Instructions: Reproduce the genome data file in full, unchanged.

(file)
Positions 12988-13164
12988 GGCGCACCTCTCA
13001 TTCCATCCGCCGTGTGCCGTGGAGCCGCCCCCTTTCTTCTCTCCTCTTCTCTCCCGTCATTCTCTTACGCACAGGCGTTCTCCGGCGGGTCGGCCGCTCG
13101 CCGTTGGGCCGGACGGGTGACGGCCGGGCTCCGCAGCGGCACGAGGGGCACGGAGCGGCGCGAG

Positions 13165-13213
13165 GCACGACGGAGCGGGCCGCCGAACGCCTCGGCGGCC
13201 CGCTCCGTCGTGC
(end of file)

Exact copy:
Positions 12988-13164
12988 GGCGCACCTCTCA
13001 TTCCATCCGCCGTGTGCCGTGGAGCCGCCCCCTTTCTTCTCTCCTCTTCTCTCCCGTCATTCTCTTACGCACAGGCGTTCTCCGGCGGGTCGGCCGCTCG
13101 CCGTTGGGCCGGACGGGTGACGGCCGGGCTCCGCAGCGGCACGAGGGGCACGGAGCGGCGCGAG

Positions 13165-13213
13165 GCACGACGGAGCGGGCCGCCGAACGCCTCGGCGGCC
13201 CGCTCCGTCGTGC